I wanted to mount a Trijicon RMR on the GS17. After trying a few add-on mounts, I decided it might be better to mount the optic directly to the slide, allowing me to keep the iron sights. So, I reached out to my buddy, Daniel Moore, of Visionary Machine & Design, in Rossville, Georgia. Daniel is one of those machinists who’s exceptionally good at his craft. Daniel and I worked out the details of the slide design, then he wrote the program, tested it and started milling.
Daniel and I worked at removing enough weight from the slide to compensate for the RMR’s weight. It turns out we came in slightly below the original weight, which is pretty cool considering we were guessing on this one. Now you might be wondering why the slide weight matters. If a weapon unlocks too slowly or too quickly, its accuracy and reliability can be affected, not to mention its lifespan altogether. Weight equals resistance, which equals dwell time. I wanted to keep the recoil impulse as close to Glock specs as possible so I could shoot any bullet weight without issues. Well, it worked; thus far I’ve tried various weights and manufacturer’s loads without any malfunctions.
The final step was coating the slide in nickel-boron for protection from the elements. I’ve worked with this coating for years and can personally attest to its prowess at defeating most abuse. However, it’s important to understand that unless every metal component of the weapon is coated in nickel-born, you’re going to cause a lot of wear on the areas that don’t have lubricant between them and the nickel-boron-coated components.
Why would you make all of the other components in your weapon work harder than they have to? Everyone knows how slick nickel-boron is, but few know about its considerable hardness. It’s this hardness that abuses any component that comes in contact with nickel-boron-coated surfaces. The slide on the GS17 is nickel-born coated, but none of its internals are. Nothing in the frame is coated, either. So, yes, I clean and lube this weapon every time I use it.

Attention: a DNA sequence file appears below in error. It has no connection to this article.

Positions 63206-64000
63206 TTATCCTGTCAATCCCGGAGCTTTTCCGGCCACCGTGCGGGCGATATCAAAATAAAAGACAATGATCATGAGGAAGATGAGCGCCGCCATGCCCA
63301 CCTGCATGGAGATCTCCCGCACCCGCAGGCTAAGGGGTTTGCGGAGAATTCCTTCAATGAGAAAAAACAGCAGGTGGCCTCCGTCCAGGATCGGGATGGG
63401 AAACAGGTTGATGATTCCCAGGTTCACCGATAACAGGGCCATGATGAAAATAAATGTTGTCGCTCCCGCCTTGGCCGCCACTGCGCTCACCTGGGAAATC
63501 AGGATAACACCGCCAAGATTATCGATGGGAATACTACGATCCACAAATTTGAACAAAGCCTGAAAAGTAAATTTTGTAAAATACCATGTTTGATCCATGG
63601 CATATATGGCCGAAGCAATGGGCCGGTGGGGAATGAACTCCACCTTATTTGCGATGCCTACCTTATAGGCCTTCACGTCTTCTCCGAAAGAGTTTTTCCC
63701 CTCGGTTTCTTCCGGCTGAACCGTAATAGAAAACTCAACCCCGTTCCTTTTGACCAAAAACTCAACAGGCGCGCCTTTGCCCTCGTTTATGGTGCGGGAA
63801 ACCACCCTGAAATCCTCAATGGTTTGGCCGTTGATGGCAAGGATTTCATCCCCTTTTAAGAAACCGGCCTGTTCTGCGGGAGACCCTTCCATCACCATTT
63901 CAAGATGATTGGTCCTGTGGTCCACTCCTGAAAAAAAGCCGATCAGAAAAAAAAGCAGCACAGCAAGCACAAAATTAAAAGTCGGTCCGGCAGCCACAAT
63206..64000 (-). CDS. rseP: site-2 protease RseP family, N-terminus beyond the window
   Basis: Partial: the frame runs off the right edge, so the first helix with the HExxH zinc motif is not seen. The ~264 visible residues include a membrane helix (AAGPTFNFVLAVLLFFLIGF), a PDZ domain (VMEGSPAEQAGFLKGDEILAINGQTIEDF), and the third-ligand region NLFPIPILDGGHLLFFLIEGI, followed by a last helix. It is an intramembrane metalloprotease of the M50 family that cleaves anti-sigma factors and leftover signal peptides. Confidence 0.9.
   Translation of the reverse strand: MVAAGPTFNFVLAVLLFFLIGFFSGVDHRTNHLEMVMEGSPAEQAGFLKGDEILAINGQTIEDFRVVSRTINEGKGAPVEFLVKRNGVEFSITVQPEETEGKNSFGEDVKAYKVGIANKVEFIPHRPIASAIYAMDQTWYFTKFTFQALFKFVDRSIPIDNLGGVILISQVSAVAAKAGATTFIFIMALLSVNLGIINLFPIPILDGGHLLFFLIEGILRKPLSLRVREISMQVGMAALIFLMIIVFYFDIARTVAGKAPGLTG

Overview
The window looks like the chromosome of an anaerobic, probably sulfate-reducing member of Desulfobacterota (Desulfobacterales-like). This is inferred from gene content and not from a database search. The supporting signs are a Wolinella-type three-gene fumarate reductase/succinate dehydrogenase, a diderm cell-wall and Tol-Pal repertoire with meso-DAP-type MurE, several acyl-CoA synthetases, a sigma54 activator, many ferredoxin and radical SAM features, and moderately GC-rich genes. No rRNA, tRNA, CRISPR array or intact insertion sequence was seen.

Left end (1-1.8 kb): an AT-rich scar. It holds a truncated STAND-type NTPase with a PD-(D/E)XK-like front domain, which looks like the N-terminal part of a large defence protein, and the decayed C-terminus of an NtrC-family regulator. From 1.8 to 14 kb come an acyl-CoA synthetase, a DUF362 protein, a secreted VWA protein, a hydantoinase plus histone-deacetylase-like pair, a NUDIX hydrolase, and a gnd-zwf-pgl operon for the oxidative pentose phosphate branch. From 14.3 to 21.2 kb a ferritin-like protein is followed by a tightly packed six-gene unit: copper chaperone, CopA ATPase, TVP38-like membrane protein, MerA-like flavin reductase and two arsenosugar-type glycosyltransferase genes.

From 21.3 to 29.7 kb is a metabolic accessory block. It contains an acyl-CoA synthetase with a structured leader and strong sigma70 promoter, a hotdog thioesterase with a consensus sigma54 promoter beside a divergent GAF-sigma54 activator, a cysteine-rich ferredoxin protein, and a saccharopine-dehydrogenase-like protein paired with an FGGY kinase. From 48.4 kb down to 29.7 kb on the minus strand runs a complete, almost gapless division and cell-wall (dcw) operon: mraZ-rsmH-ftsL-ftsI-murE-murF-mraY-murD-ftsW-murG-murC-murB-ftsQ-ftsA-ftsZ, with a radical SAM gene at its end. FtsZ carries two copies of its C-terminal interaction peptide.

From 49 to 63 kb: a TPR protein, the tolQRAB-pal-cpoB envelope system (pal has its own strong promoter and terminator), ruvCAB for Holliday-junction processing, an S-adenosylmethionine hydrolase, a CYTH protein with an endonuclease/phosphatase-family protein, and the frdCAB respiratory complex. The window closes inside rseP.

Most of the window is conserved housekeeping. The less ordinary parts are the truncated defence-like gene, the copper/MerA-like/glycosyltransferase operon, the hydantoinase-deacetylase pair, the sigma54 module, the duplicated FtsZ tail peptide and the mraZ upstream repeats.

Points To Consider
We now live in a world where long-range accuracy has become boringly normal, however, people have forgotten that 25 yards is a really long distance for fighting with a pistol. Think about how many variables potentially lie between you and your moving threat at 25 yards. Airsoft and Simunitions guys know exactly what I’m talking about. To survive a gunfight, you must move and efficiently work the angles to your threat. You seldom get to stand still and fire at the enemy. The GS17 was made for moving quickly.
Another point to consider is the Glock’s lack of an external safety. Typically, a holster will offer an additional layer of safety for your Glock. However, a holster isn’t really feasible for a Glock equipped with the FAB Defense FGGK-S. Logic dictates that such a holster would be too big and just impractical—“tacti-cool” but “impracti-cool.” Fortunately, the FGGK-S foregrip swings up and extends to the rear, creating a safety cap over the triggerguard.
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The final facet that needs covering is the conspicuous absence of a light. Here’s the logic behind it. Obviously the foregrip keeps you from adding a light to the Glock’s rail. But active killers almost always attack in lighted, heavily populated spaces. These killers are after a body count, so they’ll typically attack in well-lit spaces.
I know what some of you are thinking: “What about shootings in clubs or movie theaters?” You’re right, but keep in mind that movie theater shootings and the one that occurred at the Pulse nightclub in Orlando are exceptions, not the rule. Also, you must remember that those are “gun-free zones” and you’ll never fix stupid by violating the law and carrying a weapon there.
So, once again, the theater and nightclub shootings are non-variables in this equation. Every other shooting out there is likely to occur in a lighted, heavily populated space, and the GS17 is ready for that purpose.
At the range, I found that if I hunkered down and took my sweet time, I could pretty much stack rounds with carry ammo and could get palm-sized groups with ball ammo. However, I choose to test my weapons while running drills that incorporate multiple targets and movement. The more targets, the more you’re sucked into the drill and the less you’ll pay attention to the fundamentals. That is when a weapon really stands out in its ability to deliver.
The custom GS17 delivers the goods in a very small package. It’s the perfect weapon to put the element of surprise back into the hands of the good guys, and contrary to what some believe, the solution to the crime problem is, indeed, getting more guns into the hands of the good guys.
The Mako Group
Visionary Machine & Design
This article was originally published in ‘Combat Handguns’ May/June 2017. To order a copy, visit outdoorgroupstore.com.